22 September 2021 | Story Prof Theo du Plessis | Photo Supplied
Emeritus Professor Theo du Plessis is an expert on language policy and planning studies.

Opinion article by Prof Theo du Plessis, Professor Emeritus, Department of South African Sign Language and Deaf Studies at the University of the Free State (UFS).

→ Lees: Meningstuk: Is dit belangrik om Suid-Afrikaanse Gebaretaal te bevorder? 

South African Sign Language (SASL) is the smallest recognised language in South Africa. Although some of the country's deaf organisations claim that more than one million South Africans use this language, the 2011 census survey records only 234 655 citizens who use SASL as ‘first spoken language’. One must keep in mind that this number may include naturally hearing children of deaf parents. By implication, the estimated one million figure therefore includes citizens who use SASL as an additional language, including a reasonable percentage of hard-of-hearing citizens, but of course also hearing citizens who have learned the language as a result of regular contact with deaf people. As such, SASL ends up as a language of more or less the same order of magnitude as isiNdebele (1 090 223 speakers), siSwati (1 297 046 speakers) and Tshivenda (1 209 388 speakers), in other words, within the group of ‘smaller’ South African languages. One could also include the non-Bantu Click Languages, such as Nama. Unfortunately, the census survey does not yet list this language group separately, despite the Constitution's recognition in this regard. At this stage, citizens who use a language such as Nama as their first spoken language fall under the census category ‘Other languages’ (828 258 speakers), i.e., together with languages such as French, Hindi, etc.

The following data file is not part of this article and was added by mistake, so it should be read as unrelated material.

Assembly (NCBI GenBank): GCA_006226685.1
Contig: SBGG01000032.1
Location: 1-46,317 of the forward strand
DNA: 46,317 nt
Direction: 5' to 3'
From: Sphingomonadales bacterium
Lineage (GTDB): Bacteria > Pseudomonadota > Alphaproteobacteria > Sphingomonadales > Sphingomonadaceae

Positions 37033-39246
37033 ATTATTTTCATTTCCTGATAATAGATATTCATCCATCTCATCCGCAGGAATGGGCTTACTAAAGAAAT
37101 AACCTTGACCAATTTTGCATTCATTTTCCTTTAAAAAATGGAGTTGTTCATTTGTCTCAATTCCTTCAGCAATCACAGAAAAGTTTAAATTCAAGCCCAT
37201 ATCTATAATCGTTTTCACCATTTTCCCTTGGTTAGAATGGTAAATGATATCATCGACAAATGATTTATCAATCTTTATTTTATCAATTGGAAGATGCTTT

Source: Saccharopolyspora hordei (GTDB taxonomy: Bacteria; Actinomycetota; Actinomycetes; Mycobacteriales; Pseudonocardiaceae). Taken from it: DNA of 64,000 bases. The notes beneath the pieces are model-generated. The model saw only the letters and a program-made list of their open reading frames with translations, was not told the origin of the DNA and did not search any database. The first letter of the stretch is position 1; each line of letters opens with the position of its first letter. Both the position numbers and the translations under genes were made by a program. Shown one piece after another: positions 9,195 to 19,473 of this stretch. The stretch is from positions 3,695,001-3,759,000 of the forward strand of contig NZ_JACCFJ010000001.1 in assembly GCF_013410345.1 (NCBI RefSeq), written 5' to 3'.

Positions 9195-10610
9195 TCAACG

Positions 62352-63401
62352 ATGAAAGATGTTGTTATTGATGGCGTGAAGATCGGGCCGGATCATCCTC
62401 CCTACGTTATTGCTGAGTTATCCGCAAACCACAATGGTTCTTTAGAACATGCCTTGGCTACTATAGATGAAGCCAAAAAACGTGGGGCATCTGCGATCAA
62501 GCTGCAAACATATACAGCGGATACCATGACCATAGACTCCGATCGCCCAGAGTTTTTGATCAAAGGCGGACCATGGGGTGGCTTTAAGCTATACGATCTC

Promoting SASL will highlight other small languages